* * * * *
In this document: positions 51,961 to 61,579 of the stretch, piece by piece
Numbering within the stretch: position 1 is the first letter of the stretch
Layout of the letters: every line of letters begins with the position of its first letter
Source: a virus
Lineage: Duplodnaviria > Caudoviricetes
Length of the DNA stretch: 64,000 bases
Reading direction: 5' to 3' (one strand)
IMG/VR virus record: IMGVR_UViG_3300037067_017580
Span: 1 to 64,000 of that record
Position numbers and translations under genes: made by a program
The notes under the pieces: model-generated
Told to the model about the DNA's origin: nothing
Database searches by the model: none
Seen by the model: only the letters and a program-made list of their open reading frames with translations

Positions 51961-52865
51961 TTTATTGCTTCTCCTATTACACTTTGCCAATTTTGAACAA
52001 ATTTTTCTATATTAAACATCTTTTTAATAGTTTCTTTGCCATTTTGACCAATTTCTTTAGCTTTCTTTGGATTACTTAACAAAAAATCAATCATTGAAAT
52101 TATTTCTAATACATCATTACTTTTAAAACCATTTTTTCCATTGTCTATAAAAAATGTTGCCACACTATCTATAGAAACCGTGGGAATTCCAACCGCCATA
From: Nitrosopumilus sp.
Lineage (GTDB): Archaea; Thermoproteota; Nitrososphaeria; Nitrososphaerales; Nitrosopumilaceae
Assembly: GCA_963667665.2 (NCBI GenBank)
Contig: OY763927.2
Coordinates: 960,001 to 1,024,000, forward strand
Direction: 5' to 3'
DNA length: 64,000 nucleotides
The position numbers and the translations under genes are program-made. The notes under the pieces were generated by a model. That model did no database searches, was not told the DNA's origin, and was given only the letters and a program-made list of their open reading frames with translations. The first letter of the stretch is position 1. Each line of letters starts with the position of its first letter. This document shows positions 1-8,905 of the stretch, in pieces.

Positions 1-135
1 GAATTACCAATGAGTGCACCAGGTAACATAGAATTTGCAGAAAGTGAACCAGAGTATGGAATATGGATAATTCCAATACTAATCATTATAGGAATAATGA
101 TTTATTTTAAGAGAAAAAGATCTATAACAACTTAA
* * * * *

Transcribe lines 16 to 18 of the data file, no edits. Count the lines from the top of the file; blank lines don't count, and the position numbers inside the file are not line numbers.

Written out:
51961 TTTATTGCTTCTCCTATTACACTTTGCCAATTTTGAACAA
52001 ATTTTTCTATATTAAACATCTTTTTAATAGTTTCTTTGCCATTTTGACCAATTTCTTTAGCTTTCTTTGGATTACTTAACAAAAAATCAATCATTGAAAT
52101 TATTTCTAATACATCATTACTTTTAAAACCATTTTTTCCATTGTCTATAAAAAATGTTGCCACACTATCTATAGAAACCGTGGGAATTCCAACCGCCATA